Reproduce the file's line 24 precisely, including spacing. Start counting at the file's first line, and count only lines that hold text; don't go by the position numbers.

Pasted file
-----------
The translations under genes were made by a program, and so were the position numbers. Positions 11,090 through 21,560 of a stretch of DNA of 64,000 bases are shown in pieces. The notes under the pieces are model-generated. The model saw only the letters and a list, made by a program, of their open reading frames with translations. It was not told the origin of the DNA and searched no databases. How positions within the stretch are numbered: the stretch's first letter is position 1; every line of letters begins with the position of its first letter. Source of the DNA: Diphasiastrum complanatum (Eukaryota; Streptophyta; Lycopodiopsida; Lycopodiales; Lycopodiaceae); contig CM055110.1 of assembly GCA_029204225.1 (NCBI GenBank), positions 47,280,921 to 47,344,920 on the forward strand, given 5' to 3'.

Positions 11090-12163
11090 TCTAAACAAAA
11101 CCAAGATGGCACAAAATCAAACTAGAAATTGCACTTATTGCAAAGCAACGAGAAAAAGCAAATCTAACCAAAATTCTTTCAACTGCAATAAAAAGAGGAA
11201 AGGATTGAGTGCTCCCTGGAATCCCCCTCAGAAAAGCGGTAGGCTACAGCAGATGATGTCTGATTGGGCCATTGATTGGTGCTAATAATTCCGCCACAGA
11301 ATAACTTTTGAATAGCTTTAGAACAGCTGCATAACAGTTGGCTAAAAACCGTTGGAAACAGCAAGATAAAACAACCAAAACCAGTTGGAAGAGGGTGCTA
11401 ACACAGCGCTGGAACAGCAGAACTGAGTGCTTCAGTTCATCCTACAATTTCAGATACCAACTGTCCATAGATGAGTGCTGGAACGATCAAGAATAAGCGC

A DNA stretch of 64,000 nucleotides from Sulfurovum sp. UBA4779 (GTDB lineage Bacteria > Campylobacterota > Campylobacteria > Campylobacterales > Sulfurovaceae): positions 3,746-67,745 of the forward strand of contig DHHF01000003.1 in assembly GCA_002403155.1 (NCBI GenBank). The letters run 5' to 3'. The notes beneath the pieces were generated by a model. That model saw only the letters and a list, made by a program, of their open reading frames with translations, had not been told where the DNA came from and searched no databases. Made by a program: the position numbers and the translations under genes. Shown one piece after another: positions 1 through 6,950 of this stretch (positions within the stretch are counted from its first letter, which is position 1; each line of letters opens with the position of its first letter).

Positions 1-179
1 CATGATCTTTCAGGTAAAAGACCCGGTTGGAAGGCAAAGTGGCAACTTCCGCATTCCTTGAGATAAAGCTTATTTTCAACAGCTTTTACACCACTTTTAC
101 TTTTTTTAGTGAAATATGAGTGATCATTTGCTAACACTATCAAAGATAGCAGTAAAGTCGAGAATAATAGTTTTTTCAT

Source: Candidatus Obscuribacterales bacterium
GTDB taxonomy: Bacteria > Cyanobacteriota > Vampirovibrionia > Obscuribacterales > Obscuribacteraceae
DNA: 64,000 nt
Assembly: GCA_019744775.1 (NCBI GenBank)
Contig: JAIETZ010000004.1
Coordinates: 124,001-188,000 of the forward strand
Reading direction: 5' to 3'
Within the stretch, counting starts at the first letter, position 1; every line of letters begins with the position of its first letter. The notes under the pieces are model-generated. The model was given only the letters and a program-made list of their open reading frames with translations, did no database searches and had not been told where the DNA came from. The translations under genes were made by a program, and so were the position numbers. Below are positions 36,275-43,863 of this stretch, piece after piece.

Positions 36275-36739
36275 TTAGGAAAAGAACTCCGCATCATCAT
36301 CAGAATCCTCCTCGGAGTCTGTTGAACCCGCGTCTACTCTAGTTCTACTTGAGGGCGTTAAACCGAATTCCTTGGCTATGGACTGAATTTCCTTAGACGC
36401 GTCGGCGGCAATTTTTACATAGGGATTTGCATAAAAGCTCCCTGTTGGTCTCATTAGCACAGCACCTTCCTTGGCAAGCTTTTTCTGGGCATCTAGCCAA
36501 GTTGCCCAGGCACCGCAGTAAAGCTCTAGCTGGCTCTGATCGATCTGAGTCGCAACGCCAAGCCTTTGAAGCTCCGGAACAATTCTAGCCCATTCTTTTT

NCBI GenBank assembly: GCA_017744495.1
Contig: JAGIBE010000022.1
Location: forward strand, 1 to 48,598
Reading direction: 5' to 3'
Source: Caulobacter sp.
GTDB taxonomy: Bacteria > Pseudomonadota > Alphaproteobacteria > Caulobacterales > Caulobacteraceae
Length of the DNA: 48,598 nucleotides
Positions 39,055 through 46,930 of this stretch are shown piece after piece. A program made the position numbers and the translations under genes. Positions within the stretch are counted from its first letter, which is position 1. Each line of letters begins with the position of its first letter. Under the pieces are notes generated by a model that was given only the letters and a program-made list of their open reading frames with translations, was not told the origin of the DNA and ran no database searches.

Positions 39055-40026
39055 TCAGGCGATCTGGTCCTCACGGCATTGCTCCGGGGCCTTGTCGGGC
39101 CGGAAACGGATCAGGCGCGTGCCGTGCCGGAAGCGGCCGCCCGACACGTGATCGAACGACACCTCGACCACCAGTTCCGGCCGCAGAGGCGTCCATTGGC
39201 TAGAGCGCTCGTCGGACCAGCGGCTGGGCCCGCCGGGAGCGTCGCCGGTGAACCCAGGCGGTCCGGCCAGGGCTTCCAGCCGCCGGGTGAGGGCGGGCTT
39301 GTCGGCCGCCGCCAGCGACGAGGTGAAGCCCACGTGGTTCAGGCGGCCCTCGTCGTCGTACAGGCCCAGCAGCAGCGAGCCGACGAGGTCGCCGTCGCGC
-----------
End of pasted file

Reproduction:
36501 GTTGCCCAGGCACCGCAGTAAAGCTCTAGCTGGCTCTGATCGATCTGAGTCGCAACGCCAAGCCTTTGAAGCTCCGGAACAATTCTAGCCCATTCTTTTT